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Shelbourne express fury over missed date with St Pat’s as Derry stand over stance on fixtures

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Shelbourne manager Damien Duff. Photo by Eóin Noonan/Sportsfile

Shelbourne manager Damien Duff. Photo by Eóin Noonan/Sportsfile

Shelbourne manager Damien Duff. Photo by Eóin Noonan/Sportsfile

The FAI will today review the circumstances that led to yesterday’s Dublin Derby between Shelbourne and St Patrick’s Athletic not taking place as scheduled, with tensions running high around the loss of another game on account of European matters.

Late on Friday night it was confirmed the game was off after St Patrick’s Athletic informed the FAI they would only be arriving back into Ireland on Sunday morning, after a delayed return from Bulgaria following Thursday’s big European win over CSKA Sofia.

Charter issues lay behind their delayed return en masse, but Shels are understood to be furious, believing arrangements could have been made to get the team into the country earlier.

St Patrick’s Athletic will strongly defend their position, claiming matters were taken out of their hands and the FAI’s disciplinary wing will have to consider the case, with language in a statement from Shelbourne strongly hinting they are looking for the points rather than a rescheduling.

They said season ticket holders and ticket purchasers would be contacted in relation to refunds.

“We trust this review will recognise that rescheduling would cause a further fixture backlog for Shelbourne FC. As it stands, we have had just two home games in three months,” said the Shelbourne missive.

“Equally, it is incredibly unfair on our supporters, volunteers and the Gardaí to have had Sunday’s game called off at short notice, especially considering that this fixture had previously been rescheduled from Friday.”

In their statement, the Saints said they were appreciative of the FAI’s understanding as regards their “predicament”.

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They added: “Under UEFA regulations, the use of charters for European games is mandatory from the third qualifying round on.

“Because of the current difficulties in the aviation industry, which are well known, we and our travel brokers have had immense difficulty sourcing charters, the result of which has left the players and staff in Sofia and not in a position to return to Dublin until the early hours of Sunday morning.”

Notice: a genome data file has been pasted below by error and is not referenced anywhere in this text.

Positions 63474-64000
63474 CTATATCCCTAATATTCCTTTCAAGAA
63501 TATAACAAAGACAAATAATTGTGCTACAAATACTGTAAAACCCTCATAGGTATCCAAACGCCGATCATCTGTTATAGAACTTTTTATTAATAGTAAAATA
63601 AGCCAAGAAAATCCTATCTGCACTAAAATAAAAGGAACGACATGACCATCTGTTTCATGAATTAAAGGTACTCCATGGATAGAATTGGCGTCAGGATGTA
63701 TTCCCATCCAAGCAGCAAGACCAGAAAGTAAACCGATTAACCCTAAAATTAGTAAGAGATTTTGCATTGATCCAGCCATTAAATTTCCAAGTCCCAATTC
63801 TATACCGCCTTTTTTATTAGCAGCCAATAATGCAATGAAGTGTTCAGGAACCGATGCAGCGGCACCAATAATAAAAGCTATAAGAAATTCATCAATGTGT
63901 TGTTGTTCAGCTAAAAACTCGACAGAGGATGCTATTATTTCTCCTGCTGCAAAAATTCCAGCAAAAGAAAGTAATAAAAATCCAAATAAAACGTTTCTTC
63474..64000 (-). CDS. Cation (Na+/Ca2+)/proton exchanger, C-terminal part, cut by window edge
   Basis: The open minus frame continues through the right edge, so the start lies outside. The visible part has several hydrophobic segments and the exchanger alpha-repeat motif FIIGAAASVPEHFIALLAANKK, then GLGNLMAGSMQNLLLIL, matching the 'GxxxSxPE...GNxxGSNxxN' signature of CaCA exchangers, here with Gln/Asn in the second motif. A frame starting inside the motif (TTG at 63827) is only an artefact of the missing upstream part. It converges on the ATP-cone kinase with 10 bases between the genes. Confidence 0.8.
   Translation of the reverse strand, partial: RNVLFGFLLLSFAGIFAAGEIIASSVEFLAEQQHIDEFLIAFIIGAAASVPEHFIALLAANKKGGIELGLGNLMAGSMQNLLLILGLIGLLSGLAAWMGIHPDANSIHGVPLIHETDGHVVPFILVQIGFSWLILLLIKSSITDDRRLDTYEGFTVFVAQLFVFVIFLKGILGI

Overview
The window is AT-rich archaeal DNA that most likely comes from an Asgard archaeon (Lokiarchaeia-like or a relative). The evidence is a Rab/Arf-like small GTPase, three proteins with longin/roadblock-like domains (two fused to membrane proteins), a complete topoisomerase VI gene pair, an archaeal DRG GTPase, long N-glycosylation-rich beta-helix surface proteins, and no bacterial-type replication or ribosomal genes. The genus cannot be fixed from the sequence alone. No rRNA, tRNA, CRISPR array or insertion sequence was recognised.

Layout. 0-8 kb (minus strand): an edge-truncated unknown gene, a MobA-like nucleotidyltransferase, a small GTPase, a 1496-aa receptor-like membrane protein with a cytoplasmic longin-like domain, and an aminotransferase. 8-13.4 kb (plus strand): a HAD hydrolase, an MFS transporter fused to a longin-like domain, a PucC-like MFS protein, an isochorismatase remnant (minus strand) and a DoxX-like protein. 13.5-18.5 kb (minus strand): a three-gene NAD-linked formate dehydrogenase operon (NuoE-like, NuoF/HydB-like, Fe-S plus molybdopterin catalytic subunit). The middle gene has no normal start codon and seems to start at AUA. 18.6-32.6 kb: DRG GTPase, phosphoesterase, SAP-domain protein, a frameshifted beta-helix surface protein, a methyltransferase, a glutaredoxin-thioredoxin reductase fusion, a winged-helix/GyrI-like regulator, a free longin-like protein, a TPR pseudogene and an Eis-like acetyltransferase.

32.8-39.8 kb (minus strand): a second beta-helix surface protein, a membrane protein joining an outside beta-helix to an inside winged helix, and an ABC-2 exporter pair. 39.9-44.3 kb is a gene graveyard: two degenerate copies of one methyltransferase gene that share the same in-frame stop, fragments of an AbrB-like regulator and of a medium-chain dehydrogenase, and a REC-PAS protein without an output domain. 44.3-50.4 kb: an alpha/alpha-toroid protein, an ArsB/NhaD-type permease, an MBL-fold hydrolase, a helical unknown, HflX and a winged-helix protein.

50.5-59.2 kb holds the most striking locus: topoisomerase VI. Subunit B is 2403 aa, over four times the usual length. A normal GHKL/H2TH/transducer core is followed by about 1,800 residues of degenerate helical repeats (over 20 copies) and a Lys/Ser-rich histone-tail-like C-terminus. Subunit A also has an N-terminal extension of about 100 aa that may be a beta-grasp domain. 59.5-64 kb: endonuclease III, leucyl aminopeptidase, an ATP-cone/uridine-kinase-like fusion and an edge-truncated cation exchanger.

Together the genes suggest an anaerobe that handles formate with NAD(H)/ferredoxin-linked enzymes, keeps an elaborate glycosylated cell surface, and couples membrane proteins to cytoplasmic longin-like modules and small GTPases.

Significantly, the FAI statement did not say the match had been postponed and would be rescheduled at a later date, the standard line used when fixtures are shelved. They merely said the game “would not go ahead as scheduled” and a “further announcement will be made in due course regarding next steps”.

Shels boss Damien Duff is known to be furious. The Reds’ frustration is enhanced by the fact that another big home match with Rovers – which was in the diary for July 15 – was lost because of the Hoops’ European run.

That came between Rovers’ away days against Hibernians of Malta and Ludogorets in Bulgaria and league rules do say clubs can look for a game to be postponed if they have to travel on successive weeks.

Rovers did try to get this coming Friday’s league trip to Derry refixed and if they progress past Shkupi of Macedonia in the Europa League tomorrow then they will be on the road again next week to face either Qarabag or Ferencvaros.

However, it’s understood the FAI indicated to Rovers that from the third round onward they would be expected to fulfil their fixture commitments at home.

Derry weren’t willing to budge as regards dates, with Ruaidhrí Higgins explaining his stance after his side’s 1-1 draw in Dundalk on Friday, arguing Rovers were OK to play against non-league Bangor Celtic just three days after a European tie.

“We were in Riga and got back on a Friday evening and played Finn Harps on a Sunday evening,” said Higgins, whose side exited continental competition at the first hurdle. He said he would welcome a clear policy.

“I don’t think you can decide who you want a game on against and who you want a game off against. You can’t say it’s OK to play an FAI Cup game but it’s not OK to play a league game

“If roles were reversed, would they [accommodate Derry]? We’ve to look after Derry City Football Club. We want our teams to do well in Europe because it helps everybody, but we’ve a job to do.”

Dundalk boss Stephen O’Donnell said he is envious of the clubs involved in Europe this year and that colours his view of any sympathy for them as regards congestion.

“Give me the nights St Pat’s had and Shamrock Rovers have had and the ones we had previously and then you deal with those headaches on a Sunday,” he said.


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